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The Concept of Sentimental Boyhood

The Emotional Education of Boys in Mexico during the Early Porfiriato, 1876–1884

Carlos Zúñiga Nieto

Mexican emotional standard of child-rearing that promoted the individual cultivation of honor, the management of anger, and the use of fear as discipline, drawing on well-known European pedagogic theories on boyhood in late nineteenth-century Mexico

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Becoming a Gentleman

Adolescence, Chivalry, and Turn-of-the-Century Youth Movements

Kent Baxter

. They, too, shape and direct fear, love, pity, anger, essentially aright. (1904: I:viii, II:443) Thus the stories, which grow “slowly and naturally in the soul of the race,” provide a code of behavior that will guide the developing adolescent in the

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Wally Cleaver Goes to War

The Boy Citizen-Solider on the Cold War Screen

Ann Kordas

This paper examines the ways in which instructional films, television shows, and television commercials both depicted and sought to construct the experience of American boyhood in the decades immediately following World War II. During the Cold War, many American adults feared that boys lacked the “masculine” qualities required by future defenders of the United States. Believing that boys needed additional instruction in appropriate gender behavior, educators turned to a new film genre: the classroom instructional film. Films in this genre emphasized the importance of patriotism, respect for order and authority, and the need for emotional and physical discipline in American males. Television shows and toy commercials also encouraged boys to envision themselves as future soldiers and defenders of freedom.

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Wooden Man

Coetzee or the Possibility of Differend as Ethics

Teresa Joaquim

, of the dynamics of power and the multiplicity of faces and subjectivities that are inscribed in it—and oftentimes made largely invisible. This power reveals itself in the form of fears , in the relation to oneself and others; namely, the underlying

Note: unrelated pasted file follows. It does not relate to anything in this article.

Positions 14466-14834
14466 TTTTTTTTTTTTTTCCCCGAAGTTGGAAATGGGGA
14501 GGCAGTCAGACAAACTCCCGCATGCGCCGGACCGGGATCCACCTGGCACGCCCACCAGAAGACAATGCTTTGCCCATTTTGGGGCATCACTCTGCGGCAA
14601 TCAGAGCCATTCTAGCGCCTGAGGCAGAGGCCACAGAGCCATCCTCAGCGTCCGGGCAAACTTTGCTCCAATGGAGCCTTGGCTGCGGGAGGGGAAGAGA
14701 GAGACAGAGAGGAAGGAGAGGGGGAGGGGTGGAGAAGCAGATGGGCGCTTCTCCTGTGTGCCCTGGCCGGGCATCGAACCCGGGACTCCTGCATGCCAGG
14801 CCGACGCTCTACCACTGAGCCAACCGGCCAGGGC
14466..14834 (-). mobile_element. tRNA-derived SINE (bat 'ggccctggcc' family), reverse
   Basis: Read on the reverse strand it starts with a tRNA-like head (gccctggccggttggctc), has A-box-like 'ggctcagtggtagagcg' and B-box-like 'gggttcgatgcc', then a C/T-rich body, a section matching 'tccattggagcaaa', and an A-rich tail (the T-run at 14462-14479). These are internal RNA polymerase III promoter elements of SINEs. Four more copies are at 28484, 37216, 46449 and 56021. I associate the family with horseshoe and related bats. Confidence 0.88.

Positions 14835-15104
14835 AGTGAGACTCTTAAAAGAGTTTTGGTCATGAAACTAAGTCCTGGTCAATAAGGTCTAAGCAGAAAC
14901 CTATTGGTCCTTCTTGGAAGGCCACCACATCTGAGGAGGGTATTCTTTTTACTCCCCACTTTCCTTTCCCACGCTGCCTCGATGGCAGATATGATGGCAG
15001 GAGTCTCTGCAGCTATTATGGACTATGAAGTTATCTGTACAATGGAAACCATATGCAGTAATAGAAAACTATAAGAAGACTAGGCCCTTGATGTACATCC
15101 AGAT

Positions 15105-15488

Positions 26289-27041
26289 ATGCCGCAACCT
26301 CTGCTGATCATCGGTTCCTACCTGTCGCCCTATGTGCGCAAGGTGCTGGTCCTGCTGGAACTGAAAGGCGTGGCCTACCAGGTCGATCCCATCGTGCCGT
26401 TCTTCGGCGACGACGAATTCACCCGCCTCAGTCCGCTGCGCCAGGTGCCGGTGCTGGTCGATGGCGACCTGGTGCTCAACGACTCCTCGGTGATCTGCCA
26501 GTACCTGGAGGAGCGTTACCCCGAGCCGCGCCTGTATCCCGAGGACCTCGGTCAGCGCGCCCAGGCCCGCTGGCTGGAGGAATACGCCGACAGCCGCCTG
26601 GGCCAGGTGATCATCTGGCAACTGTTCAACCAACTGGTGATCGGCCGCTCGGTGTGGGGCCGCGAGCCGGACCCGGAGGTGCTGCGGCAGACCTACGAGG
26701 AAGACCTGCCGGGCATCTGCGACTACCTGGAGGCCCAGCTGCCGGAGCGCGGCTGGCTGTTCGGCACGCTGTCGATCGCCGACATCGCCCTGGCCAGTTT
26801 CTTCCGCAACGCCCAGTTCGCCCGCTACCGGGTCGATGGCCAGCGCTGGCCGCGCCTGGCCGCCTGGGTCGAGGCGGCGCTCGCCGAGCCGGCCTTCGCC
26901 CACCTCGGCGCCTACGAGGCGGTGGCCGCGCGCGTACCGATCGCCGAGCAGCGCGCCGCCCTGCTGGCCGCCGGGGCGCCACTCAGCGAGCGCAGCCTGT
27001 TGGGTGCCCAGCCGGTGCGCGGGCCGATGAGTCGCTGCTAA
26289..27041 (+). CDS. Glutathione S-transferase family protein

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Diederik F. Janssen

European notions of boyhood and childhood in Yucatán, while in Mexico City, Christian fear of divine judgment reigned as key pedagogical experts’ recommended vehicle in promoting obedience. In “‘Be Prepared!’ (But Not Too Prepared): Scouting, Soldiering

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Young Delinquency as a Social Product in an Age of Correction

The Chicago School’s Struggle to Humanize Transgression

Shane Blackman

intellectual tensions, where naturalistic ethnography offered an insider sensitivity that was also in pursuit of, but held back by, correctional sentiment and the wider fear of the “feminization” of American male culture, labor, and values. There is detailed

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Martin Woodside

avid fan of dime novels, so much so that he had nicknamed himself “Kansas Charley.” The murder made tantalizing headlines, playing on the fears of anxious middle-class parents and pedagogues. One report warns that despite “his extreme youth,” Miller is

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“I Love You, Guys”

A Study of Inclusive Masculinities among High School Cross-Country Runners

Luis Morales and Edward Caffyn-Parsons

in society ( Baunach 2012 ; Keleher and Smith 2012 ; Loftus 2001 ). Central to IMT is homohysteria—a concept defined as the fear of being socially perceived as gay. IMT conceptualizes the changes that occur concerning masculinities within various

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“Be Prepared!” (But Not Too Prepared)

Scouting, Soldiering, and Boys’ Roles in World War I

Lucy Andrew

short, Scouting appeared to be preparing boys for their future role as soldiers, ensuring that, when the time came, they would not, like many of the adult generation before them, be rejected for active duty. Scouting for Boys responds to fears about

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Shane Harrison

ways in which male survivors often differ from their female counterparts: masculine gender socialization, feelings and worry about homosexuality, and fears of becoming predators themselves (7). This is closely followed by researcher and forensic